Extending north and west from the mouth of the Rio Grande River, Texas' four southernmost counties - Cameron, Hidalgo, Starr and Willacy - collectively comprise a region known as the Rio Grande Valley. While the Rio Grande Valley, also known alternately as the Valley or , is part of the larger South Texas region, it has a very distinctive character and charm.
Much of the Valley's distinctive character has to do with its location. Three of the four counties share a border with Mexico (Willacy County is the only one of the four which does not touch the Rio Grande River). Obviously this close proximity to Mexico has led to much of the Valley's culture and traditions being heavily influenced by Mexico. However, as much as the Valley has been shaped by its close proximity to Mexico, it has also been forged by its isolation from the rest of Texas and the United States. Due to the vast stretches of ranchland that begin in northern Willacy, Hidalgo and Starr counties and extend outwards for nearly 100 miles, there is no continuity of towns and cities between the Valley and the remainder of South Texas. While the effect of this isolation has diminished due to modern transportation and communication, it nonetheless was a major factor in the Valley's development, both culturally and economically.
The Rio Grande Valley's economy was traditionally based on agriculture. Ranching and farming were the mainstays. The RGV remains the state's largest producer of citrus. Cotton, onions, aloe and sugar cane are also important crops.
However, over the years, the primary economic mechanism of the Valley has shifted from agriculture to tourism. Port Isabel, located on the Lower Laguna Madre Bay, was the first Valley 'tourist destination,' drawing families from across the Valley and beyond since the late 1800s. Today, Port Isabel remains a top tourist draw. As one of the oldest cities in Texas, Port Isabel relies heavily on its historic past and landmarks, such as the Point Isabel Lighthouse, to attract visitors, as well as its natural bayside setting which affords great birding, boating and fishing opportunities.
In fact, historical and eco-tourism are the primary source of tourist traffic for several Valley cities, including Brownsville, Harlingen, Mission, McAllen, and Port Mansfield. Historic sites such as the Palo Alto Battlefield, the site of the first battle in the US/Mexican War, located just outside Brownsville, are popular with history buffs. The Valley also is home to numerous state parks and national wildlife refuges, as well as many stops along the Great Texas Coastal Birding Trail, all of which afford plenty of outdoor recreational opportunities, as does the Lower Laguna Madre, Gulf of Mexico and Rio Grande River.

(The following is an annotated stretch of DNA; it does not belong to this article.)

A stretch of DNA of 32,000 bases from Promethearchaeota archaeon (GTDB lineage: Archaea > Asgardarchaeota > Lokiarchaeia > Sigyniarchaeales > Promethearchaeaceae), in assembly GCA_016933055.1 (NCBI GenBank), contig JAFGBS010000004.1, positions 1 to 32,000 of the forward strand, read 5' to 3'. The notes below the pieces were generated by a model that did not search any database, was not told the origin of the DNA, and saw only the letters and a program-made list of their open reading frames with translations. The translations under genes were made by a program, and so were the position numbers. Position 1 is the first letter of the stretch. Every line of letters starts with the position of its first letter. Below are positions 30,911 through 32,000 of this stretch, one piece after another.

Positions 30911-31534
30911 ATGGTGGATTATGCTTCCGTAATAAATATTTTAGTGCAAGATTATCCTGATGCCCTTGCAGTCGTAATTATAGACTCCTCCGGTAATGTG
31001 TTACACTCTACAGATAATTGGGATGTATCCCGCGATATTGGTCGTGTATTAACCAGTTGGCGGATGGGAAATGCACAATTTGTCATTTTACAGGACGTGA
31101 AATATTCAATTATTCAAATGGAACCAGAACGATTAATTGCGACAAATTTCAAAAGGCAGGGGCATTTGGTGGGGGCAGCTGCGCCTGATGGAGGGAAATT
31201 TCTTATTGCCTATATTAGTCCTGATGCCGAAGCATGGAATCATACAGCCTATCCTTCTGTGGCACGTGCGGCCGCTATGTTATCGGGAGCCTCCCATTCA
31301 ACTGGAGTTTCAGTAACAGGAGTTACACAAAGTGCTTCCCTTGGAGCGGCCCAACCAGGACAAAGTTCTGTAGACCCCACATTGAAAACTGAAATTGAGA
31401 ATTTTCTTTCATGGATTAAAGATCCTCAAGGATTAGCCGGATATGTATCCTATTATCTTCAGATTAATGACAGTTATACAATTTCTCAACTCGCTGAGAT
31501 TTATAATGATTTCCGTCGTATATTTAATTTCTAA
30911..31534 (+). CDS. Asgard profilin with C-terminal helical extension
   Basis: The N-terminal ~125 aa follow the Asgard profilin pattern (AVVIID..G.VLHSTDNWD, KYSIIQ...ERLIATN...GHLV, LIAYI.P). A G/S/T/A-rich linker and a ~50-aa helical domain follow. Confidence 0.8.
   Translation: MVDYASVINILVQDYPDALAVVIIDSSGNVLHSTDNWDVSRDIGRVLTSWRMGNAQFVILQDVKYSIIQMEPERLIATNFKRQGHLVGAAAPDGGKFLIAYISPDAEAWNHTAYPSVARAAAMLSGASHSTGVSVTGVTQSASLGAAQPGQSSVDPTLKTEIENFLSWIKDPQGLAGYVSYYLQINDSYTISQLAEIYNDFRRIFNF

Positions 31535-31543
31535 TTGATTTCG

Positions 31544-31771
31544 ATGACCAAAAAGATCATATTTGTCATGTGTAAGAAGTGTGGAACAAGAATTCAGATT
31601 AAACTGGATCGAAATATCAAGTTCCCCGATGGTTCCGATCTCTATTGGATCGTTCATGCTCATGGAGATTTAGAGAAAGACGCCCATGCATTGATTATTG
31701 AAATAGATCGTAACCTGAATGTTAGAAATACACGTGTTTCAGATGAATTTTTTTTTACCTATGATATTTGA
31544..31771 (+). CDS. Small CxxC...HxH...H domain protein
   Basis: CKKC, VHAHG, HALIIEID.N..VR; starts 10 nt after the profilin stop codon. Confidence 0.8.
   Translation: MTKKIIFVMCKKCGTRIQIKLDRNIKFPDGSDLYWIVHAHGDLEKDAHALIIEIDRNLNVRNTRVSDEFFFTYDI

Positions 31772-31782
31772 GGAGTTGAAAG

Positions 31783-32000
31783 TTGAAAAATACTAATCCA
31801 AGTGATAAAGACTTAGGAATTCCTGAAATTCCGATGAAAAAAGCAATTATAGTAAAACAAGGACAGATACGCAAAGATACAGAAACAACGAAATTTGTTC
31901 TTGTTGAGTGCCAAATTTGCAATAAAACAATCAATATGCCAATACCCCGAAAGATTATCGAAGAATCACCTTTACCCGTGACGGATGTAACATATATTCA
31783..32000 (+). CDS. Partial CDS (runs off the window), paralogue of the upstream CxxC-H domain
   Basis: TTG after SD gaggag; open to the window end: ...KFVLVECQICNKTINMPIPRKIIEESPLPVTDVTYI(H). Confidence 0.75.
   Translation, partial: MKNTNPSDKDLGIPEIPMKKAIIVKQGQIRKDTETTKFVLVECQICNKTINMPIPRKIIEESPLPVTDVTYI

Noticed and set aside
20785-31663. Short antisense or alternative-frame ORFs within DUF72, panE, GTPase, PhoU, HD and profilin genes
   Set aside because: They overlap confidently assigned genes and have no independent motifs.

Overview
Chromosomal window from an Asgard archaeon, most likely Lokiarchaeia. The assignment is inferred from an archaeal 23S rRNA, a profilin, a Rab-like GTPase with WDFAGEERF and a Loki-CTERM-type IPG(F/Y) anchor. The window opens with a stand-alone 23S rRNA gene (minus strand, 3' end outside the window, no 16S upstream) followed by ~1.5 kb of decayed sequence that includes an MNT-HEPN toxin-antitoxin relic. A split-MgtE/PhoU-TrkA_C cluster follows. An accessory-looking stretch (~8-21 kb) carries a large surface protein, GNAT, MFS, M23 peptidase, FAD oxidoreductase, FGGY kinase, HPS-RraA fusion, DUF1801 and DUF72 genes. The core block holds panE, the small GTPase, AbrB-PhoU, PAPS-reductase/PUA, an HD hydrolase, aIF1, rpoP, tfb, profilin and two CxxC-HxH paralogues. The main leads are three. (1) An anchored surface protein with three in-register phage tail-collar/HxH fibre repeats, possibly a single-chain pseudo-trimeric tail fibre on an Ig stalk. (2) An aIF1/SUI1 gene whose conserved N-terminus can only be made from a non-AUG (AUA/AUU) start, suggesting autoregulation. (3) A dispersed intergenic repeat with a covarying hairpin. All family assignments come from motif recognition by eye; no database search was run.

However, without a doubt the crown jewel of the Rio Grande Valley's tourist industry is South Padre Island. Located just across the bay from Port Isabel, South Padre Island is a 32-mile-long barrier island between the Gulf of Mexico and Laguna Madre Bay. Bordered by the Brazos Santiago Pass to the south, South Padre Island was once part of the larger Padre Island which extends north of Corpus Christi. However, the southern fourth of the island was separated from the main portion of Padre Island when the Mansfield Cut was dug in 1949.
Although South Padre extends nearly three dozen miles from tip to tip, only the lower five miles are developed. But, that five mile stretch is chocked full of hotels, condos, restaurants, shops and clubs. South Padre Island is also a popular destination for surfers, windsurfers, kite boarders, fishermen, birders and sunbathers. And, popular attractions such as Schlitterbahn Beach Waterpark compliment South Padre's natural attractions.